“As the heath absorbed the last film of light, as dew into a rug, on that Monday evening in October, and the colliers asked for more ale so that their throats were now thoroughly wetted, they began to talk. Always their conversation creaked before finding its runners, for days and nights alone in the wood can rust a man’s words, but find a track they did”

In later centuries, the Enclosures Act carves up the wood for the wealthy, with trees felled and non-conforming residents evicted. Wildness is to be tamed and money made however foolish this may again prove to be. At a time when landowners desired manicured lawns and managed landscapes – the outdoors an extension of their vast country houses – natural woodland was merely another resource to be plundered.

Men of science are shown to be revered as forward thinkers, harbingers of progress who understand the benefits to their own standing.

Moving on, the 1936 chapter focuses on the fire that destroyed the redevelopment of the Crystal Palace. Herne the Hunter, in this incarnation, woos the daughter of the man whose life’s work is the restoration of this supposed wonder of the modern world. The daughter expects to impress Herne when she shows him around – and is perturbed by his reaction.

“You won’t have seen anything like it,’ I said. ‘Inside is like an endless garden, like a paradise. You can see anything, learn anything.
‘You don’t remember what was here before,’ the man said […]
‘Spectacle! Glamour! Obedient magic! Come to the Crystal Palace, and be enchanted. For what could be more enthralling than things that men have made.’”

Mischief makers are and have always been villains to some and heroes to many. There are those who believe it is worth sacrificing freedom for a conformity that is sold as offering wider benefit – to privileged mankind at least, who considers little else. The latter sections of the book move into the future to vividly portray the path this attitude takes.

“Progress is a slippery concept … It’s all about context”

The author plays with a plethora of myths and legends as she moves through time and the key events that serve as anchors in the myriad stories told here. Nature is appreciated by few of the characters, except when it has been controlled and prettified. Wildness – the unknown – is feared. The results of the dominance of one species and the destruction they wreak are shown to be deadly serious.

The denouement is a clever turning of the circle, with Herne and Bearman coming together in an imaginative and almost hopeful scene. Although much has changed, the elemental heart of the wood remains, waiting to reawaken.

Chapters are preceded by poems – folk lyrics – some of which I recognised, in cadence if not the words. There are also charms that weave through the story that follows – magic to be found in nature. All of this adds to the air of mystery. Not everything in life needs provable explanation.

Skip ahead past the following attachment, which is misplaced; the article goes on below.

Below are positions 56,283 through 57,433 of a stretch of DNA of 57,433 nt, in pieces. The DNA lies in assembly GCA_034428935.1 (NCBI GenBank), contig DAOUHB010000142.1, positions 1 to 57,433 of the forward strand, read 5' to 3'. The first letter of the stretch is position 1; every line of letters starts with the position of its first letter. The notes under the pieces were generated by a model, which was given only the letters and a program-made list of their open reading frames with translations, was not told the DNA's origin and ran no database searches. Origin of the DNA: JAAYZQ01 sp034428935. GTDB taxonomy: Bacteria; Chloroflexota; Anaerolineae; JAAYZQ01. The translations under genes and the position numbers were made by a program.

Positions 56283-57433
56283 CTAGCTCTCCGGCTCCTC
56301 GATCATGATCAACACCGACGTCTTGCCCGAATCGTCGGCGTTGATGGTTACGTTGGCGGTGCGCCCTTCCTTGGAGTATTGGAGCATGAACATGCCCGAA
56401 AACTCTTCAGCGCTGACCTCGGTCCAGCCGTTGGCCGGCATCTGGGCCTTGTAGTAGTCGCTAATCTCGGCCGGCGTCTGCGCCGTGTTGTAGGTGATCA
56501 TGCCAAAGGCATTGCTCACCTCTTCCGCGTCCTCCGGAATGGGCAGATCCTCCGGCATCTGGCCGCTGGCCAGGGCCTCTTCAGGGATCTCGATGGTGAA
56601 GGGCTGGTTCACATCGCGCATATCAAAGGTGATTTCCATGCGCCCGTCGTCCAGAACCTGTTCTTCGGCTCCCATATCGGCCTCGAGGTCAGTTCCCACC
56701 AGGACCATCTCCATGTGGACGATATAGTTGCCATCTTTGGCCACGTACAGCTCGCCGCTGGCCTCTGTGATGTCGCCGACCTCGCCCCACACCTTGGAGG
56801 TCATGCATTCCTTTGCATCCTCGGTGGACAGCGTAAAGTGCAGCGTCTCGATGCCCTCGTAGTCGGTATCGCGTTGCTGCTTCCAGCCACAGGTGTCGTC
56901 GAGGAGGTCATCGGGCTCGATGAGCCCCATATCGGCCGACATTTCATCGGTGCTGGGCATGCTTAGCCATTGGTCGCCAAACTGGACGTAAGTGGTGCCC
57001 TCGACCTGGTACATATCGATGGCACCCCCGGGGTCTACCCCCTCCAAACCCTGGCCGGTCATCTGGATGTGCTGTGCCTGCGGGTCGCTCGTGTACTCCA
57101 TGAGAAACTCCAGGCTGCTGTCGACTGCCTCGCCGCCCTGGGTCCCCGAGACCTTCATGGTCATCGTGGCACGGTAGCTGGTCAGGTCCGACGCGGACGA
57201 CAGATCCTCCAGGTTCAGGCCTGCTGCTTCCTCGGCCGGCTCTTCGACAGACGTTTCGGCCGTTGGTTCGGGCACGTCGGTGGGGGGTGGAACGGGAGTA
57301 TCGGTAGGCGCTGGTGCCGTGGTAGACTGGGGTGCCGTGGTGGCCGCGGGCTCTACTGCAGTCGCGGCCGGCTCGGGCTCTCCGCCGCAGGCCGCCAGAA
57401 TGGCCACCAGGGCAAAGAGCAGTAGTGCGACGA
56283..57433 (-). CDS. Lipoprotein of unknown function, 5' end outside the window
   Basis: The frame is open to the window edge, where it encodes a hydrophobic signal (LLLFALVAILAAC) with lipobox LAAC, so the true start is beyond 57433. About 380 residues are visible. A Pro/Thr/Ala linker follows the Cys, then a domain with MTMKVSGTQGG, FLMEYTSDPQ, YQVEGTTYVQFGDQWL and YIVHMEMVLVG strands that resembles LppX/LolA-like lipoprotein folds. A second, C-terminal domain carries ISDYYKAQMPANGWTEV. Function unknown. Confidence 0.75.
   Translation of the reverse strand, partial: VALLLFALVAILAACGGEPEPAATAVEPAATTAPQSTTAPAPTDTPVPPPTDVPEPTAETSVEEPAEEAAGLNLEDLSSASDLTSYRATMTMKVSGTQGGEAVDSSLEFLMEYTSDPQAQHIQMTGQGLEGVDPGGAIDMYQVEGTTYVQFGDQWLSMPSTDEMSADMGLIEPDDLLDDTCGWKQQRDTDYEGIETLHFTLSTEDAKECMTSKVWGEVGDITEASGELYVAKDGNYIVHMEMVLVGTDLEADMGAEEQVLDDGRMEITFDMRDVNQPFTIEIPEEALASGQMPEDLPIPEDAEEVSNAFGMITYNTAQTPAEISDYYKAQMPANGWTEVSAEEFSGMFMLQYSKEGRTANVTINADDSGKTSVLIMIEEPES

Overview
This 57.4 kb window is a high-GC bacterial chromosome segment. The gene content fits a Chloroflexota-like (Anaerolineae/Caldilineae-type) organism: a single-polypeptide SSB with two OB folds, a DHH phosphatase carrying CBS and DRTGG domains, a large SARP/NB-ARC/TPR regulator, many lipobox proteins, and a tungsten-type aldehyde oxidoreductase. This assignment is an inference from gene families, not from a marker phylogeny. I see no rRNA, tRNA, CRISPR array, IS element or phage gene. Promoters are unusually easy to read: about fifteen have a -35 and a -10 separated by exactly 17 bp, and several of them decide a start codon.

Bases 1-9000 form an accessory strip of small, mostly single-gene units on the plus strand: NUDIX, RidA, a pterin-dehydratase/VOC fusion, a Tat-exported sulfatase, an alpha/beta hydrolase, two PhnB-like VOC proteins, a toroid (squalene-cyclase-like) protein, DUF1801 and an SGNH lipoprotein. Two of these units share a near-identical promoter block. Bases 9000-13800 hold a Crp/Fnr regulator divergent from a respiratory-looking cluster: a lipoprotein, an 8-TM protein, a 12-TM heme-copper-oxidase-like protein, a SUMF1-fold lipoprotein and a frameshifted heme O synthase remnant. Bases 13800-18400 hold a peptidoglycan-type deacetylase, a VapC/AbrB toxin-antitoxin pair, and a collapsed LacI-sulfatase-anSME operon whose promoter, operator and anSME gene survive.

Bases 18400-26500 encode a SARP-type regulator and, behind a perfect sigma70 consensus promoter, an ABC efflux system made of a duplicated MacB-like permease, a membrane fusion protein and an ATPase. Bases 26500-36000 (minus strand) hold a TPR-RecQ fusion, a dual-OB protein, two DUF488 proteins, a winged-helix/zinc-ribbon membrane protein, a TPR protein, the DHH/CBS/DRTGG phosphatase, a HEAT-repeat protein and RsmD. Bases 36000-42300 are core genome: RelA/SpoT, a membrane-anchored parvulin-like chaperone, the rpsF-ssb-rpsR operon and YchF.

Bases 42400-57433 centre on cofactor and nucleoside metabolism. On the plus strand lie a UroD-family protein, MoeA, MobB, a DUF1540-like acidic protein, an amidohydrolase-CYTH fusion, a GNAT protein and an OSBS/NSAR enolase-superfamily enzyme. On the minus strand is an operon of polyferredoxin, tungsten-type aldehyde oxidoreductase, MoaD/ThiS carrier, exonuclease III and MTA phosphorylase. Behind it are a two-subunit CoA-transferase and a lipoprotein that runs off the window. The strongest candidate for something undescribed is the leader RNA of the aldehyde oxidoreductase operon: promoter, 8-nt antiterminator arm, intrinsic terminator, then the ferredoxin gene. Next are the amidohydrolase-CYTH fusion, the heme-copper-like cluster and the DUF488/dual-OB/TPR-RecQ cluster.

Maps are included that show how the Great North Wood lives now mostly in street names.

Despite the obvious destruction of a wild place filled with lore as well as life, this remains an exuberant take on man’s conceits – his reaction to what he cannot explain and whose existence he will therefore deny credence. The stories offer a reminder that natural woodlands are much more than the trees. Man’s foolish belief in his omnipotence is what is fanciful – how quickly he forgets the storms and other phenomena that rip through the houses of cards he mindlessly, endlessly builds.

Any Cop?: A tale for our times, a call to learn from history. An evocative and highly entertaining read.

Jackie Law

Book Review: Beethoven

beethoven

This review was written for and first published by Bookmunch.

“I do not write for the multitude – I write for the cultured!”

Ludwig van Beethoven has been described by some as the greatest ever composer of Western classical music. Numerous biographies of the man have been written, creating an image of an eccentric genius. Laura Tunbridge states that she wished to cut through the myths and place Beethoven’s life in its historical context. She employs a structure of nine of his compositions, exploring not just the Vienna in which he lived and worked but also the audiences available at the time, whose willingness to promote and attend musical performances was key to building renown. Beethoven harboured a lifelong desire for cultural acclaim alongside the practical support of wealthy patrons.

The book opens with three introductory sections. These set out: the financial struggles Beethoven faced, caused mostly by the Napoleonic Wars; musical terms employed in his compositions; the musical and family background in Bonn that shaped him, including his father’s wish that Ludwig be a prodigy in the manner of Mozart. On his first visit to Vienna, Beethoven captured the attention of the much lauded Mozart but then had to leave due to his mother’s final illness. He returned to the city for a second time to study under Haydn and did not return.

In Vienna, the ‘van’ in his name was wrongly assumed to be equal to the ‘von’ used in Austria – of noble birth. This suited Beethoven well. From early on he believed that the music he created was of a high order and deserving attention. He cultivated friendships that granted him access to those he needed to impress to raise money and build prestige. He wished to be heard by ‘educated listeners’ who would appreciate the difficulties inherent in playing his compositions. He had no interest in creating ‘crowd pleasers’.